The end users of disguised data—the testers—in a test data privacy project typically have two objections to how pseudonymization affects test data quality. The first objection is easily handled, but the other must be delicately approached with the right solution.
When our journey towards mitigating the mainframe skills shortage at our company began, we responded to the foreshadowing of a major skills gap that needed our immediate attention; we realized the next generation of developers wasn’t going to come to us, and that we needed to go to them; and we created a plan for how we should begin reaching out to them.
IMS is still used by some of the largest and most important mainframe customers in the world. It still has the ability to be incredibly fast and efficient. But developers often forego measuring IMS transaction performance, a critical component to developing and delivering mainframe software in a digital economy that expects speed and quality.
Test environments are vulnerable against GDPR legislation, and therefore, action must be taken to desensitize test data and improve data protection. More than likely, a lot of IT organizations need to be thinking of how to start a test data privacy project.
Once people commit to change and work through the process of detaching from old constraints, with patience the benefits of Agile will unfurl for an organization.
A word of advice: I’d make sure you have feedback between customers and development, development and operations, QA and customers, and QA and development. Having multiple feedback loops circling between these groups will yield some amazing results, enabling your mainframe shop to develop and deliver software at a remarkable pace.
As technologies of engagement flourish and access mainframe data millions of times daily, companies are reversing their neglect of the mainframe and working hard to reinstitute the talent and knowledge needed to leverage the platform as the backbone of their success.
The EU General Data Protection Regulation legislation has been published in the Official Journal, making it a valid law in all 28 EU countries, and it’s coming into full force two years from today on May 25, 2018.
For a perspective of how Compuware goes about finding Millennial mainframe talent, I spoke with Leigh Ann Ulrey, responsible for Compuware’s Global Talent Acquisition. Ulrey is the first and last touchpoint for candidates in Compuware’s recruitment process, giving her a unique vantage point of the generational changeover between retiring mainframe experts and Millennial developers.
While I value my history doing data analysis with green screens and whiteboards, I’m relieved this method is fading away like the Bubblegum pop stars of the 70s. Clear data visualization of data relationships provides much greater value to mainframe shops looking for ways to innovate for the fast-paced digital economy.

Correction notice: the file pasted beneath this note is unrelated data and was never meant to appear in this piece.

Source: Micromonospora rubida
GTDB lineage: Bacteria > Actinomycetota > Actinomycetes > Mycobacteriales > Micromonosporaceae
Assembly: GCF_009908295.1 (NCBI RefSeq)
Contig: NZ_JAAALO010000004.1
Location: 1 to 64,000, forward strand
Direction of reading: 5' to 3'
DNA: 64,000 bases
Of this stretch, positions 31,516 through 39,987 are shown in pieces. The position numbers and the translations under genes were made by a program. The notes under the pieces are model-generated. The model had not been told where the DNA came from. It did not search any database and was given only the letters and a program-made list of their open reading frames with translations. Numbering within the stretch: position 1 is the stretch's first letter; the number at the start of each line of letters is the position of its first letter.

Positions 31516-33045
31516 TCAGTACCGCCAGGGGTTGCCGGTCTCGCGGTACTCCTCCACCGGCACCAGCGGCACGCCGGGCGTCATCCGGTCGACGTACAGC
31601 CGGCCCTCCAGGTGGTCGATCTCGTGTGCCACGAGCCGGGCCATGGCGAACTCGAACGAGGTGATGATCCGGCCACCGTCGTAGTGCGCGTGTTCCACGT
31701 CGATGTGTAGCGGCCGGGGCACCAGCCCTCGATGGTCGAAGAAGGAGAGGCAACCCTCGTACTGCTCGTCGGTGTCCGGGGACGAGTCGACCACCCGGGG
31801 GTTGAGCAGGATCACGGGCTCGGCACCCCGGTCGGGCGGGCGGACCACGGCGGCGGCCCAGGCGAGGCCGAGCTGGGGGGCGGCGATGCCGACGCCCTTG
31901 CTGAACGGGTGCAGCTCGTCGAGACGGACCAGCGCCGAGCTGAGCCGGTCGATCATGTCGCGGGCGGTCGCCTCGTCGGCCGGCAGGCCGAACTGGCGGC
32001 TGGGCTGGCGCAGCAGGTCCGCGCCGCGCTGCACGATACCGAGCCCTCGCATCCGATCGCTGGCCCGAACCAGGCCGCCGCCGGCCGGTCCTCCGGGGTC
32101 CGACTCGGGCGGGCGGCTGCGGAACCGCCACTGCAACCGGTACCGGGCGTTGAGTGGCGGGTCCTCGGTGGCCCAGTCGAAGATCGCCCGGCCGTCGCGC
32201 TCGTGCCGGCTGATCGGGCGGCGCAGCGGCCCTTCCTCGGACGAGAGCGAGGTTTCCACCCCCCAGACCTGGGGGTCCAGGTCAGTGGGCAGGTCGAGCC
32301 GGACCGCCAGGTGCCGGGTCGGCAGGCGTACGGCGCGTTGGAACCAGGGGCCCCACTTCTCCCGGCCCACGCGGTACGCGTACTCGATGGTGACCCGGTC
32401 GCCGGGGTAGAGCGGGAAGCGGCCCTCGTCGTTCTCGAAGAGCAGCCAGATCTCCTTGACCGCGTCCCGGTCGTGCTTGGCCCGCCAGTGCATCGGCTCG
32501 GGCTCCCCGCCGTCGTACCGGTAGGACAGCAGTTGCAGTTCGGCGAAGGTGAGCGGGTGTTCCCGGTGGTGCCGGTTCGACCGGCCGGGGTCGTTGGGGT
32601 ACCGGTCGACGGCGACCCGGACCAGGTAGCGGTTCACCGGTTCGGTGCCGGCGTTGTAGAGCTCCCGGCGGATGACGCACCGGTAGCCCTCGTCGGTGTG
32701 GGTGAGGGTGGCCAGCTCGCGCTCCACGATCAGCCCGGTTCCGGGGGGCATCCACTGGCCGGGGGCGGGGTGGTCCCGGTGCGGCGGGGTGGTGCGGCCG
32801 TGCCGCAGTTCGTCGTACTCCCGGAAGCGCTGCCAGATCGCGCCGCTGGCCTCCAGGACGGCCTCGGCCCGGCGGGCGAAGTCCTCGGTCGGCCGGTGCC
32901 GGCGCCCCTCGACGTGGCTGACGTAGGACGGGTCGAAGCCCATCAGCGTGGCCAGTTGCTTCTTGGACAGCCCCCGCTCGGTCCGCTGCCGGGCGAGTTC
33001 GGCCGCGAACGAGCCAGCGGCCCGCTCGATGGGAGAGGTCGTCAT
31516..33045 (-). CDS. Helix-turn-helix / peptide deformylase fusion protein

When I see someone staring at a green screen and coding, I get the same sense as when I watch a historical reenactment: a strong sense of how things were. Nostalgia is fine, but that doesn't mean we should continue living in the past.
Until recently, data controllers maintained sole responsibility for upholding EU data protection laws, and made sure data processors they partnered with followed suit. However, under the EU’s newly adopted GDPR, data processors will no longer be free of liability for breaking data privacy laws, and will share with data controllers the onus of data protection for EU citizens.
“I’ve never had any vendor on any platform respond to my input so quickly with a tool that so fully met my stated need,” says Mike Wells. “Compuware’s ability and willingness to support Ameritas’ cross-platform Agile strategy is proof-positive that the mainframe can be an integral and highly adaptive element in any company’s digital business strategy—if you have the right vision and take the right actions.”
At first, the juxtaposition of mainframe and Eclipse seems counterintuitive—different syntaxes, different cultures, different generations. But the introduction of Java to the mainframe is blurring the line between developers who represent these differences.
Most IT teams use a lengthy process that hides broken builds and software integration issues until the end of a release cycle. By then, identifying people responsible for breaks and diagnosing their missteps is an exhausting chore. A process of continuous builds will help your team more quickly identify the origins of broken software.
There’s a longstanding feud between mainframe application development and open systems development teams. Mainframe dev believes slow and steady keeps the company secure, while open systems dev follows a DevOps approach, celebrating innovation, agility and speed.
The GDPR is making data protection more complex for companies. The coding of data masking rules for each and every column (field) is a redundant task. Data Elements solves this problem by reducing the complexity and tedium involved.
As a Product Manager I’m constantly looking for the win-win option of something that provides flexibility with minimal complexity. Often this balance is only achieved by starting with the right philosophy and continually learning from customer experience.
Mainframe shops need Agile processes like the 2-week COBOL sprint to more quickly develop and deliver software for customers in the digital economy. To carry this out, you build a scrum team comprised of people across functional areas committed to daily interaction.
Recently, the EU Parliament adopted the General Data Protection Regulation (GDPR) legislation. Apart from losing credibility, companies failing to comply with the GDPR will face fines up to €20 million or 4 percent of annual worldwide turnover—whichever is greater.